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The old apothegm: bad books make good movies, good books make bad movies, is, like most backdoor commandments, there to be broken. Today’s New York Times brings a report from Charles McGrath on the making of the movie version of Cormac McCarthy’s most recent novel, The Road. I had known—as I suspect everyone can’t but know such deeply consequential things these days—that a movie was in the works, but hadn’t heard details. So now there are details, which you can peruse further, here and there.
One is saying nothing new, of course, that some books seem to succeed precisely because the reader must imaginatively complete them. Put differently, some books seem not to be able to exist if one sees them literalized. The Road would seem like one of these. In description, after all, the novel is a played-out genre exercise; in execution, though, it’s a revivifying work of art—as particular and strange as genre is generic and familiar.
Like all McCarthy’s work, The Road transcends its subject matter—its literality—not through literariness but through McCarthy’s unshakable confidence of seeing. We may read McCarthy greedily because of his style–but to say this does miss the point barely, assumes a common definition for style that we don’t all share. I wrote about this matter of style’s meaning at some length and through a seeming back door elsewhere, a piece which creeps towards a definition by Marcel Proust quoted in my previous post—that style is not surface effect, but a quality of vision that transcends effect.
It is McCarthy’s quality of vision that comes through in his writing, a quality put at risk, at times, by the quality of his vocabulary. In The Road, though, McCarthy’s knowledge of and affection for the English language is trued, as in his earliest novels, to the rigors of his subject (and, apparently, as he told Oprah, by the unaccustomed speed with which he composed the novel—a few weeks). Though no less conspicuously written (there’s the tempo-tampering grammar; the simile-studded syntax; the unpunctuated clausal flows) the language of the novel takes hold quickly, and seats the reader before a parade of views. The novel’s opening paragraph:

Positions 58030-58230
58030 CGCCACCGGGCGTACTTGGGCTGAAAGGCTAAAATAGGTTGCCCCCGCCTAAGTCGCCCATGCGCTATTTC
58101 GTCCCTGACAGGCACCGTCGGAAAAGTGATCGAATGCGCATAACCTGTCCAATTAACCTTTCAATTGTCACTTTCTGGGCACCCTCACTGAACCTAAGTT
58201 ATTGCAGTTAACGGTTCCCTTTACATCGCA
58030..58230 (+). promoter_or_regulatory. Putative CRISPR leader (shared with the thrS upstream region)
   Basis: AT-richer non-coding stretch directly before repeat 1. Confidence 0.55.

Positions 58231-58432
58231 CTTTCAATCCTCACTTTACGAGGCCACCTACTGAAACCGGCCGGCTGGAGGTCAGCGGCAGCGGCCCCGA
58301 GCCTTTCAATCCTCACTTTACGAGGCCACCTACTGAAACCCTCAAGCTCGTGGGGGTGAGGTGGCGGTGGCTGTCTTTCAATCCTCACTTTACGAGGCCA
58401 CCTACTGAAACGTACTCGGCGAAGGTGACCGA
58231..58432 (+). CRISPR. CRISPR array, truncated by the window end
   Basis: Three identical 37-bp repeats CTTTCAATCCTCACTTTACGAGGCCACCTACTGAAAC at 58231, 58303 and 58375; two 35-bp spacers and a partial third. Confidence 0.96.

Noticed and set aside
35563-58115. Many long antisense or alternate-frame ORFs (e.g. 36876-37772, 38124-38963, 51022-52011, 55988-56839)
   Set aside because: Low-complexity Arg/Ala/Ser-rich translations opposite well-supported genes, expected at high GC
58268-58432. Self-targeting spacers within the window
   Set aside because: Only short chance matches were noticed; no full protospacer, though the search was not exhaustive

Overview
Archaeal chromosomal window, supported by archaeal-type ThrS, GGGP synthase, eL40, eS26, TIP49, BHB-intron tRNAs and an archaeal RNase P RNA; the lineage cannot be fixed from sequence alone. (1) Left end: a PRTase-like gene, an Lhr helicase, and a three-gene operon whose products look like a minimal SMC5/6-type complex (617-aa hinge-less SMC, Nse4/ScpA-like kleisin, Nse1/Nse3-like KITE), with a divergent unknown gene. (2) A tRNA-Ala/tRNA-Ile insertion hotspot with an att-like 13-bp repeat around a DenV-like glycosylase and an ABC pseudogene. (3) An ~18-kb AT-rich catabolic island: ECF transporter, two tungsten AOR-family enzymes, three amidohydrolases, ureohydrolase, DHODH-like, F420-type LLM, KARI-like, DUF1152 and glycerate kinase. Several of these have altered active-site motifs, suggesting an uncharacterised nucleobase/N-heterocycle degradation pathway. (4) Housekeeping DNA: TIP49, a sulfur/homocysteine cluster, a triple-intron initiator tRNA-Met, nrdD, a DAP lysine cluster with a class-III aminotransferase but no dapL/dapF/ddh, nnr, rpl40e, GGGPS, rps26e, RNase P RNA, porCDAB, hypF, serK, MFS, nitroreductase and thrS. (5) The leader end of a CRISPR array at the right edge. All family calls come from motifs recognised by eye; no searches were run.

When he woke in the woods in the dark and the cold of the night he’d reach out to touch the child sleeping beside him. Nights dark beyond darkness and the days more gray each one than what had gone before. Like the onset of some cold glaucoma dimming away the world. His hand rose and fell softly with each precious breath. He pushed away the plastic tarpaulin and raised himself in the stinking robes and blankets and looked toward the east for any light but there was none. In the dream from which he’d wakened he had wandered in a cave where the child led him by the hand. Their light playing over the wet flowstone walls. Like pilgrims in a fable swallowed up and lost among the inward parts of some granitic beast. Deep stone flues where the water dripped and sang. Tolling in the silence the minutes of the earth and the hours and the days of it and the years without cease. Until they stood in a great stone room where lay a black and ancient lake. And on the far shore a creature that raised its dripping mouth from the rimstone pool and stared into the light with eyes dead white and sightless as the eggs of spiders. It swung its head low over the water as if to take the scent of what it could not see. Crouching there pale and naked and translucent, its alabaster bones cast up in shadow on the rocks behind it. Its bowels, its beating heart. The brain that pulsed in the dull glass bell. It swung its head from side to side and then gave out a low moan and turned and lurched away and loped soundlessly into the dark.